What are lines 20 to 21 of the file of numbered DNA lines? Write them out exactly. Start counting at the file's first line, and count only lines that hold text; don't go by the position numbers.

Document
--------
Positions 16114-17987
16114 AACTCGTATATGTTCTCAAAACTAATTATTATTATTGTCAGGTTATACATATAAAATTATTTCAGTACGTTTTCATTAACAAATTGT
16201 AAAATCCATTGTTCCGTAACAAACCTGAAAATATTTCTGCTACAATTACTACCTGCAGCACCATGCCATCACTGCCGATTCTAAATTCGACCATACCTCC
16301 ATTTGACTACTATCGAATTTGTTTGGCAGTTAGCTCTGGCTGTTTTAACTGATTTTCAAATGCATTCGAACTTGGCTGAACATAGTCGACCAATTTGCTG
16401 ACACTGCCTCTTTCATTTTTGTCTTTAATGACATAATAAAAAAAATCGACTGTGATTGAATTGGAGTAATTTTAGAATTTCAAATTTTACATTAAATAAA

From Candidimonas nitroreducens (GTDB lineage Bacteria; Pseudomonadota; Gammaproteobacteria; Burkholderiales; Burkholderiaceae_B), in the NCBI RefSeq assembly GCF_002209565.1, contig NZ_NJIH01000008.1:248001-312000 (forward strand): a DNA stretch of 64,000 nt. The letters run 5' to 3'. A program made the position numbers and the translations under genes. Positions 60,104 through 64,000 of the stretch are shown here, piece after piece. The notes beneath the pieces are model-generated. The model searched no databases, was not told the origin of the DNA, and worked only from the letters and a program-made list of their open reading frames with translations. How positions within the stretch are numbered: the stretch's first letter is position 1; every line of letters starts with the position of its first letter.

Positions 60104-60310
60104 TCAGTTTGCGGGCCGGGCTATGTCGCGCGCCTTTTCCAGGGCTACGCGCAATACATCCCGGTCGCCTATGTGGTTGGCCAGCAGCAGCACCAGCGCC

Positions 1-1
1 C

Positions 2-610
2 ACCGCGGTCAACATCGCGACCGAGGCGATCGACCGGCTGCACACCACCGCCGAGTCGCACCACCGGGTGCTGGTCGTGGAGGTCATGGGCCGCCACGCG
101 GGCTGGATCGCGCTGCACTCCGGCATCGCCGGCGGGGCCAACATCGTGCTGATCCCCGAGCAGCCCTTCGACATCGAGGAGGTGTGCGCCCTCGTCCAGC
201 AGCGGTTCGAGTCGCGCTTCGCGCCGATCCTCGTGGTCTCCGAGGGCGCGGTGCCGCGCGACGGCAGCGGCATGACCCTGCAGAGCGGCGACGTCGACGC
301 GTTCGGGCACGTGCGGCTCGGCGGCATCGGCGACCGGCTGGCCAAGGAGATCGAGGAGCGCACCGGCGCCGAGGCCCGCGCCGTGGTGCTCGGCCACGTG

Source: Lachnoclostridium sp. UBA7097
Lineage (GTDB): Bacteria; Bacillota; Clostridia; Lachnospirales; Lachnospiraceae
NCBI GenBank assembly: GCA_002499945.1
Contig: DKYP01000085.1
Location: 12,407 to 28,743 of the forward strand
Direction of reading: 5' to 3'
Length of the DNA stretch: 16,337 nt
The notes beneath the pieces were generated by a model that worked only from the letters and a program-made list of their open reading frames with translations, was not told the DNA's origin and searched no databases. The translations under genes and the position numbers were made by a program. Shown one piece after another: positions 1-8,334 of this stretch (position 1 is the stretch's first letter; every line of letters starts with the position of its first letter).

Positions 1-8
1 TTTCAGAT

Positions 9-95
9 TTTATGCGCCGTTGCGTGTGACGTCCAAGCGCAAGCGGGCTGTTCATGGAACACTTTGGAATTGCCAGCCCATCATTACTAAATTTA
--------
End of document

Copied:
Location: 12,407 to 28,743 of the forward strand
Direction of reading: 5' to 3'